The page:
Mycobacterial Diseases

Caseous necrosis of tuberculosis

This walled-off, friable, cheesy nodule in the subapical region (a Simon focus) develops from organisms spread hematogenously from the initial focus of infection in the lower half of the lung. Reactivation of this lesion would probably destroy the capsule, and the caseous material would be expectorated leaving a cavity.

Tuberculous pleuritis

These non-necrotizing granulomas can be mistaken for granulomas of sarcoidosis. Note the Langhans' giant cells, the epithelioid cells, and the lymphocytes. No organisms were found histologically. At the same time, the patient had caseating granulomas in a cervical lymph node, which showed M. tuberculosis on culture.

Necrotizing granuloma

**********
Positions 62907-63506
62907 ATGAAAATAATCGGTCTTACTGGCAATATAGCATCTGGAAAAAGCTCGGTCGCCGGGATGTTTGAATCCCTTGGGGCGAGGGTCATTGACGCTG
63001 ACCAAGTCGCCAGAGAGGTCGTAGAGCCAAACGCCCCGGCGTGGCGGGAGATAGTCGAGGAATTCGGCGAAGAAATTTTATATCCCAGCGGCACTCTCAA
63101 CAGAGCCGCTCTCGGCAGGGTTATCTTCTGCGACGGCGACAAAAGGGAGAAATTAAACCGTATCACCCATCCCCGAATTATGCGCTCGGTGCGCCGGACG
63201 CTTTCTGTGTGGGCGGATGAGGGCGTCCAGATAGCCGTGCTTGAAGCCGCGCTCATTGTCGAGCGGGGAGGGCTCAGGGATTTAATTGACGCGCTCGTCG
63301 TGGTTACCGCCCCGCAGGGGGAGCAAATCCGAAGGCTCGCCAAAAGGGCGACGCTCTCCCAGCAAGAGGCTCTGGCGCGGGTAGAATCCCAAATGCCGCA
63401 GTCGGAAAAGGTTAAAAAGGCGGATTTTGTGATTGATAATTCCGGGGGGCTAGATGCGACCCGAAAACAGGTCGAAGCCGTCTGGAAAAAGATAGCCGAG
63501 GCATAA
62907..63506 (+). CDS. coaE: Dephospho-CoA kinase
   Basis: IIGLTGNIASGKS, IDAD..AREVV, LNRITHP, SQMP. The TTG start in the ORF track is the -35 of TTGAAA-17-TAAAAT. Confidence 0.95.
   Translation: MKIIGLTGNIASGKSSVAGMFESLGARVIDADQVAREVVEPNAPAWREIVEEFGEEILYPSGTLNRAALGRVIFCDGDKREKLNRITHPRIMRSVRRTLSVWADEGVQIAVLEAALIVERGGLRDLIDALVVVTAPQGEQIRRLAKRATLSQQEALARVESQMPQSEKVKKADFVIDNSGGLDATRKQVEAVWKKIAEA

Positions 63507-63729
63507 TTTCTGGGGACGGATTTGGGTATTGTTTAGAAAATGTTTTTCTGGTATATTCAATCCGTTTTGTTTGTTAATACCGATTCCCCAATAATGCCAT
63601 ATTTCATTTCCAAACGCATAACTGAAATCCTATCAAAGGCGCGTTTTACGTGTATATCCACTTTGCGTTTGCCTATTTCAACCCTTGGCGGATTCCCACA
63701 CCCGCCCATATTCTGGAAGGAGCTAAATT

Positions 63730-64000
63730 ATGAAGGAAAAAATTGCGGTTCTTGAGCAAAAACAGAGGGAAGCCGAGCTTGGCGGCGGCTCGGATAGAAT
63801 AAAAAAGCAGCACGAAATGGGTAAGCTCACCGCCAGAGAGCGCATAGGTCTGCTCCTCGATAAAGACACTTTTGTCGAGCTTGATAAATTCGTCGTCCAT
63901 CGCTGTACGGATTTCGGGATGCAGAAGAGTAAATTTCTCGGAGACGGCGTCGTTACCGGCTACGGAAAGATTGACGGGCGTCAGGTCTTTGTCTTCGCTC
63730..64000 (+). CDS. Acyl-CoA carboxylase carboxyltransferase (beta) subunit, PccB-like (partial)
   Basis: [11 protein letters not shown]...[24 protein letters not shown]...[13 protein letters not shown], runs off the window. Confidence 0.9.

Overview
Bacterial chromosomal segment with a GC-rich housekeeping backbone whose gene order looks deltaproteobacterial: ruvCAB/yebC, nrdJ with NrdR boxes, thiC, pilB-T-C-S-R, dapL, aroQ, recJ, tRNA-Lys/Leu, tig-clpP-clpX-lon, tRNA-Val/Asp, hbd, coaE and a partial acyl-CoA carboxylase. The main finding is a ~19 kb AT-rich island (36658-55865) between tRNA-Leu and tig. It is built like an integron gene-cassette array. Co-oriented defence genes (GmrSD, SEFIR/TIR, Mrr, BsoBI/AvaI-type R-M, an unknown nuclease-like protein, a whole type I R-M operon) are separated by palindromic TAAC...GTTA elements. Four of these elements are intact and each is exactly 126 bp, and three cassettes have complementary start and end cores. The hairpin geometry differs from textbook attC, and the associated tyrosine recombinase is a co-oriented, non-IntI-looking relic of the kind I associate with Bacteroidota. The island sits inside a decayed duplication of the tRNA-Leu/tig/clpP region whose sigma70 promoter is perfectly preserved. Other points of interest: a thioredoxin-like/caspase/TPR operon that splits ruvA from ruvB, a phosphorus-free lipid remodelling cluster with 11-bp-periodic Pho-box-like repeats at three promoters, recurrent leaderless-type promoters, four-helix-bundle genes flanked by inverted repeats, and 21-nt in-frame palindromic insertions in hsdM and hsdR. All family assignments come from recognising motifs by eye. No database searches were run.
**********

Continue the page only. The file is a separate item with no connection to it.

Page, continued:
This necrotizing granuloma shows palisading of epithelioid histiocytes at the margin of the necrosis; i.e., the nuclei are lined up perpendicular to the necrotic center. Giant cells cannot be seen at this magnification. On AFB stains, organisms are found mainly in the zone of necrosis.

Healed granuloma

This healed, fibrotic granuloma shows calcification (blue circle). If active inflammation including giant cells and necrosis are absent, as shown here, and cultures are negative, treatment is usually not indicated.

Mycobacterium tuberculosis

An acid fast stain (Ziehl-Neelsen) shows numerous bacilli. In many cases, only a few organisms can be found after prolonged search in areas of necrosis. Organisms are rarely found in the cellular areas.

See also Case 32

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